It’s gotta be nice, to be appointed to a state commission to study Kansas criminal justice reform. Everyone wants lawbreakers in prison, that’s the simple part. It’s making sure that they don’t wind up there again after victimizing the rest of us again that is the less-than-sexy part of the issue.
The Kansas Criminal Justice Reform Commission, which organized last week, is packed with Kansans who have deep background on just how the correctional system works and how to make it work better.
But the real key to that organizational meeting in which Sedgwick County District Attorney Marc Bennett was elected to lead the troop is that the commission wants to identify the buy-in to their task from legislative leaders and the Gov. Laura Kelly administration.
It’s easy to hand a commission a nice name, pay the members mileage, have staff hovering around it and claim that the Legislature is “deeply involved” in deterring crime, approving reasonable sentences for criminals and giving them the support and training, mental health care, drug use counseling to succeed after release…and even having some of those who have been convicted of crimes helping others to learn job skills so they don’t break the law.
All of that noble work—which, by the way protects the rest of us and protects the future of those prisoners—is going to cost money that the state is going to have to come up with.
Nope, it’s not as politically attractive as a new off-ramp or bridge, or maybe a tax cut for corporations with foreign revenues or upper-wage income tax filers, but it’s part of the duty of state government. Just not much of a bullet point on those palm cards that lawmakers are going to be handing out next year as they seek re-election.
The goal of the commission, to tell the Legislature just how the state can more effectively deal with prisoners, is important to all of us. Nope, don’t see a bullet point saying, “if your car wasn’t stolen, you can thank me,” or “helped prevent your high school kid from buying marijuana.”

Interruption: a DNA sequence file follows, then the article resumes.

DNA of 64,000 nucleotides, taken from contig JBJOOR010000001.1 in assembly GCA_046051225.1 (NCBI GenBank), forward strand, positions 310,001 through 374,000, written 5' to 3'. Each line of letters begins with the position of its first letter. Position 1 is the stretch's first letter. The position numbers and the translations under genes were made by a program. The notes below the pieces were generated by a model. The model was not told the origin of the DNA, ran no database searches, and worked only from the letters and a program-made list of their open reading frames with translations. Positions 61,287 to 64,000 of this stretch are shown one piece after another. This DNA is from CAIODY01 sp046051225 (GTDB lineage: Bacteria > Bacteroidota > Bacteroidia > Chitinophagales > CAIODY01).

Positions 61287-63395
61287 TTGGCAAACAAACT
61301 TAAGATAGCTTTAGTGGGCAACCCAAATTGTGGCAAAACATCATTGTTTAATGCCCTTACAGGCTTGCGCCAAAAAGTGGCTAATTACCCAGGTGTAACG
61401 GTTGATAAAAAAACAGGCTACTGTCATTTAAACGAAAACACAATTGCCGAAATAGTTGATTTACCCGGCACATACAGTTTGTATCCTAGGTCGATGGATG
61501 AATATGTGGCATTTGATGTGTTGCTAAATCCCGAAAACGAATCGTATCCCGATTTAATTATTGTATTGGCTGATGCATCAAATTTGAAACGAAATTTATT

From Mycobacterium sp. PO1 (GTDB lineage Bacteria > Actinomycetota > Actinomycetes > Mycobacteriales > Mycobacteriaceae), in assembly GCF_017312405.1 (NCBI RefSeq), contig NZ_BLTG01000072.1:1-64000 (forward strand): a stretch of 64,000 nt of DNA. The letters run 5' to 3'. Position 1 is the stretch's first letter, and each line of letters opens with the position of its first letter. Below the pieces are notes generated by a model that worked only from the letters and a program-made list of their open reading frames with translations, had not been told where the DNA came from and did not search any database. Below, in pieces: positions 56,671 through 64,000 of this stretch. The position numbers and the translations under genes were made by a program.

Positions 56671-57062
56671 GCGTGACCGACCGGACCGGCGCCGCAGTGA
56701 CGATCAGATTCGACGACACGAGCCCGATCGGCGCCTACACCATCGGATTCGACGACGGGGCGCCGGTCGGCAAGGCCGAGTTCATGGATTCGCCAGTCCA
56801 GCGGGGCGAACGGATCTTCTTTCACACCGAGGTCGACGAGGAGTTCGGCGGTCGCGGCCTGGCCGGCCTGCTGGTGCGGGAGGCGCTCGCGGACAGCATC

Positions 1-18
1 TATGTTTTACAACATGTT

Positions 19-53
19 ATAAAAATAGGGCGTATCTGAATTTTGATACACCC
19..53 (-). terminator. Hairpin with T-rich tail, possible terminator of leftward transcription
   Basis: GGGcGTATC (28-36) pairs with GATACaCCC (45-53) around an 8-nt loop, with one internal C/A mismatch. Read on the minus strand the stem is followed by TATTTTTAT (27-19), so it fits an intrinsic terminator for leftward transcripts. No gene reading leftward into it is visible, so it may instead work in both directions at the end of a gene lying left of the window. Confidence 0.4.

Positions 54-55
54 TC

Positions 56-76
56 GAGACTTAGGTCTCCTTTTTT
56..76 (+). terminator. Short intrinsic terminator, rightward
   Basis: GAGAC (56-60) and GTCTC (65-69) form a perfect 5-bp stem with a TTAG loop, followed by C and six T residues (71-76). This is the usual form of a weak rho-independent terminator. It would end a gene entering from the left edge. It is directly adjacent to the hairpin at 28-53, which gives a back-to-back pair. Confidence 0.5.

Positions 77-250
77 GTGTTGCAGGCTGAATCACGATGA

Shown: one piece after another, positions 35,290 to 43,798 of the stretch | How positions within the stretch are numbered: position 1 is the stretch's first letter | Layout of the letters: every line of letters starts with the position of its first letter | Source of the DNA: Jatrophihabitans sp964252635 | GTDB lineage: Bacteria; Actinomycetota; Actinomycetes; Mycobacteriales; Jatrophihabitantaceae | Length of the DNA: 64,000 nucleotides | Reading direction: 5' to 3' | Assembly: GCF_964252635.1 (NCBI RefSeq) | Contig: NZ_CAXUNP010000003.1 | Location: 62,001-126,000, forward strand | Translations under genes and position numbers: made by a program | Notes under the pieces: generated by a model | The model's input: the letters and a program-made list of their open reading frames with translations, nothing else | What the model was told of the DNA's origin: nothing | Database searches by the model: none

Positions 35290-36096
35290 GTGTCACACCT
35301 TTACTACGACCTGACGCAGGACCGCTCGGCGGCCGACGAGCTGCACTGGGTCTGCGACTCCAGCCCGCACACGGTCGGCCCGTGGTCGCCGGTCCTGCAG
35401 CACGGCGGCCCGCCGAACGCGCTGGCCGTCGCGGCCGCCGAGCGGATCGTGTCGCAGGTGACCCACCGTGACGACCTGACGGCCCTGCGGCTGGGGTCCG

There are important issues that the commission is looking at. Like specialized drug courts where prosecutors and judges have experience with drug crimes and know what works to reduce the chance of a criminal going back into the drug business. There is diversion from jail sentences which requires more active supervision of offenders, which means more probation officers, more social services for them.
Or…the complicated process of assisting those who are being released from custody with just a few bucks and the clothes they wore when they went to prison. That re-entry into the general population is complicated, it requires counseling, it requires access to a job, social retraining and other skills. Not high-profile stuff, but important if we don’t want prisoners essentially “vacationing” among us until they commit another crime and are returned to prison.
Nothing cheap here, but then again there’s nothing cheap about just locking people up, building more prisons, or, at least this year, shipping prisoners off to a privately owned Arizona prison because we don’t have enough room for them and enough staffing to keep them safely in Kansas.
Last session’s bill that creates the Criminal Justice Reform Commission passed the Senate 39-0, the House 123-0, and was signed by the governor May 16.
Not surprisingly, that was the easy part, creating a panel to examine the correctional system in Kansas. The hard part? Diverting money from more politically popular programs to dealing with corrections.
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